Endometriosis is a condition that affects many women. It’s not always serious, but it’s important to understand what can happen because it can impact your health in different ways. In fact, endometriosis can make it difficult to have a baby.
The Basics About Endometriosis
When a woman has this condition, it means the tissue found inside the uterus is also on the outside. It can grow around the ovaries, the intestines, and other areas.
During the menstrual period, the tissue breaks down and causes bleeding. With endometriosis, the tissue on the outside of the uterus does the same thing, but it can’t leave the body with a period. Instead, it can become scar tissue which can create issues with the woman’s ability to get pregnant.
This condition occurs during a woman’s childbearing years, often when she’s still in her 20s. Doctors don’t know what causes endometriosis, but they do know that most women stop showing symptoms after menopause.
The Symptoms Of Endometriosis
Not all women show symptoms of the condition. However, for those that do, the signs are fairly common. They include the following:
- Pain – this is the most common symptom, and it may occur in your stomach or other areas. The pain may occur before a period, during, or at other times.
- Unusual bleeding – women with endometriosis may have heavier periods or they may bleed between their periods or at other times.
- Difficulty conceiving – some women with no other symptoms will have a problem getting pregnant because of the condition.
A doctor can diagnose the condition and begin treatment. They will usually begin by asking about your medical history. They will want to know about your periods and other health conditions. The doctor may also ask about family history because the condition can run in women in the same family.
The next step will be a pelvic exam. If it’s apparent that the issue is endometriosis, the doctor will prescribe medication. If you start feeling better, it’s a sign that you do have the medical condition.
To know for certain, you would need to have a laparoscopy. It is a procedure where the doctor uses a lighted tube to see inside your stomach through a small incision. If they see tissue on the outside of your uterus or other organs, it can be removed.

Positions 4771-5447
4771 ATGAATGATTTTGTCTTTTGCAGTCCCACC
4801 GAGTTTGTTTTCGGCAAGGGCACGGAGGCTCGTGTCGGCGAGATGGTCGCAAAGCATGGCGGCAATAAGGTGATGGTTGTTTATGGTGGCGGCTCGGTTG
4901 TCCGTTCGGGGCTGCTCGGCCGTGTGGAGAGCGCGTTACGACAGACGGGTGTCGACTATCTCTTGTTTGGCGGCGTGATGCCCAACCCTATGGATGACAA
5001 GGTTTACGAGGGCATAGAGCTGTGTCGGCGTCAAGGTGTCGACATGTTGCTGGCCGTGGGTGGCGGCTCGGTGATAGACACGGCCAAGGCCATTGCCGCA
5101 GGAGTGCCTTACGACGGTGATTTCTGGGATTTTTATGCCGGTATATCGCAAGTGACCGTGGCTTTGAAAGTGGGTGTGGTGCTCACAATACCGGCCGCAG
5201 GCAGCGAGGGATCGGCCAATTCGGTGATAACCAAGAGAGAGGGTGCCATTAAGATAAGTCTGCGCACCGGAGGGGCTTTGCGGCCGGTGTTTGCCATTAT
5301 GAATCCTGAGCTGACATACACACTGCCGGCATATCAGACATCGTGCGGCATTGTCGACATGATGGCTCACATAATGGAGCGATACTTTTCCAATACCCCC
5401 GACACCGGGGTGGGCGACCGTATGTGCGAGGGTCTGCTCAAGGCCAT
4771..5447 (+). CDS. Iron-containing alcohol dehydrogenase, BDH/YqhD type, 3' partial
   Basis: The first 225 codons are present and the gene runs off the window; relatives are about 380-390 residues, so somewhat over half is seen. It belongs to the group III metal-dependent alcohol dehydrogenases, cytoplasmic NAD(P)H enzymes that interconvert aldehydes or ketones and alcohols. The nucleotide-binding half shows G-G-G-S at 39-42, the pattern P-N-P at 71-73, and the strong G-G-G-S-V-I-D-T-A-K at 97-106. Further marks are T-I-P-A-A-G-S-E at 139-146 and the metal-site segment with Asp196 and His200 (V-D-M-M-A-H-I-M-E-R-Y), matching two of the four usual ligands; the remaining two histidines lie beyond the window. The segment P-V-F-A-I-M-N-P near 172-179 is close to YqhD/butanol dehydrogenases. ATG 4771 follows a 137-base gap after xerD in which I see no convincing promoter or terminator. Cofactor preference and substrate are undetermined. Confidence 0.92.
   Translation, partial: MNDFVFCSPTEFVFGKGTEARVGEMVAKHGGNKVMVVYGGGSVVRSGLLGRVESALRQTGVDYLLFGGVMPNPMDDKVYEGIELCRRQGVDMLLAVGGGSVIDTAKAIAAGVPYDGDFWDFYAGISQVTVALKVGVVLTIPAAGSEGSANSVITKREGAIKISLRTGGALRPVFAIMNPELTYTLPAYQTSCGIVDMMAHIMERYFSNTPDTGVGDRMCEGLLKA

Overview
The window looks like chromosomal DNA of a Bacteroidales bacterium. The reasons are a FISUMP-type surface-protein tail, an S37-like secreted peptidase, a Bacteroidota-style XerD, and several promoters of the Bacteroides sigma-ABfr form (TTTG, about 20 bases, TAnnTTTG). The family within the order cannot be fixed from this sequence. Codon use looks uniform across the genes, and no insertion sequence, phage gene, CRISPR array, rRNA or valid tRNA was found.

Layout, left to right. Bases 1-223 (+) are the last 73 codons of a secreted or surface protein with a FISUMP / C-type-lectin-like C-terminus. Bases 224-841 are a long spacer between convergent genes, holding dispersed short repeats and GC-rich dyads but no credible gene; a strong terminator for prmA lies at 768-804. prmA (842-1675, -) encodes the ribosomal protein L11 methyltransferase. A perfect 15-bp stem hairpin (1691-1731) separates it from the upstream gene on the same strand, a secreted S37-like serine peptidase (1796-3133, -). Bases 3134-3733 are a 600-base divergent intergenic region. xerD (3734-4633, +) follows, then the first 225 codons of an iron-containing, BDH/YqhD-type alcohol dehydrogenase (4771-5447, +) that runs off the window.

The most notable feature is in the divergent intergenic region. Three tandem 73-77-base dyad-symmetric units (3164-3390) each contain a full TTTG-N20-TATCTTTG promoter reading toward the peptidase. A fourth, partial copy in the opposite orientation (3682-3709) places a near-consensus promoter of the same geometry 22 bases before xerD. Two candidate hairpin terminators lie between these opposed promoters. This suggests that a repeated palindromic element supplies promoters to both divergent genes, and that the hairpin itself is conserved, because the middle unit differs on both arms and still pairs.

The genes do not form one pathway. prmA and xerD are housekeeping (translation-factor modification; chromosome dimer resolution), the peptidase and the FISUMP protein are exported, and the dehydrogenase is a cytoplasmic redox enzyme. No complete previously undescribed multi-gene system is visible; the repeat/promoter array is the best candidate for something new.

Treatment and Cure for Endometriosis
There isn’t a cure for this condition, but it can be managed by treatment. Medication is often given to help manage the pain. However, surgery is the best option for those who want to get pregnant and are unable to.
For those with mild symptoms, over-the-counter medications may be all that’s necessary. Women can take ibuprofen or other pain medications. They may need something stronger if the pain is more severe. This includes hormone therapy and birth control pills.
In the most serious cases, a doctor may recommend a hysterectomy. However, this removes the option of getting pregnant, so it’s an option which is usually seen as a last resort.
Increased Risk for Endometriosis
Certain things can increase the risk for developing this condition. Most of these factors are beyond a woman’s control. However, it helps to be aware of them. They include the following:
- Age – you are past puberty but haven’t experienced menopause
- Family history – your mom or sister has had this condition
- Your menstrual cycle – your period is longer than 7 days and the cycle is less than 28 days
- Start of menstruation – it occurred before you were 12
- You haven’t been pregnant
- Your uterus has an unusual shape
While this diagnosis can be frustrating and painful, treatment can allow a woman to enjoy life and become pregnant.